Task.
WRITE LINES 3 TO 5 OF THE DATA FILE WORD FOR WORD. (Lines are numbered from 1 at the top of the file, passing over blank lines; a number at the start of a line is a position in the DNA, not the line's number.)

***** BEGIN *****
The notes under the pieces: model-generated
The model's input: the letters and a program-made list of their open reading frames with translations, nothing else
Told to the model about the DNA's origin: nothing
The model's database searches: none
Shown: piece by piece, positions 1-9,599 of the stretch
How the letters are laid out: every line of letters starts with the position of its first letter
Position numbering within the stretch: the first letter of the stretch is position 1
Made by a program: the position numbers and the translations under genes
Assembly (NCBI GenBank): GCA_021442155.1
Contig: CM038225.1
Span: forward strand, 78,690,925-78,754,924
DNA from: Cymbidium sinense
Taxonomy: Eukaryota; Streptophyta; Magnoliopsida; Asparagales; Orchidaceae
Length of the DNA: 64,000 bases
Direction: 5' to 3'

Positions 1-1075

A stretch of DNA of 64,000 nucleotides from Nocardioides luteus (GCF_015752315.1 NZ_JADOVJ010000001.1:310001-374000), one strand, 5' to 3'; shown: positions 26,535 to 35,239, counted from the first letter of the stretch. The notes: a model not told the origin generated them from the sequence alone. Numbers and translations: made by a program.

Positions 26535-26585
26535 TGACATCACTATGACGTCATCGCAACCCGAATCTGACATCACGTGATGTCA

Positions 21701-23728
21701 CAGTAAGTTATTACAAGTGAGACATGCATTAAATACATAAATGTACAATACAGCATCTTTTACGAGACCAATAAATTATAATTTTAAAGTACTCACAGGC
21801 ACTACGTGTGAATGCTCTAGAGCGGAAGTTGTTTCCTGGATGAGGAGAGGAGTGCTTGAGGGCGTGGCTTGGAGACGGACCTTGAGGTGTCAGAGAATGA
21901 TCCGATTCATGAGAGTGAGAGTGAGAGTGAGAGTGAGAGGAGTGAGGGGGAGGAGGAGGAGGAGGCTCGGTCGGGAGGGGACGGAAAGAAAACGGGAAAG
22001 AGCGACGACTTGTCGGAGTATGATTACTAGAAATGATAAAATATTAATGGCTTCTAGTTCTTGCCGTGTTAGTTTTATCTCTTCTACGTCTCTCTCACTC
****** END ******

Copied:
Told to the model about the DNA's origin: nothing
The model's database searches: none
Shown: piece by piece, positions 1-9,599 of the stretch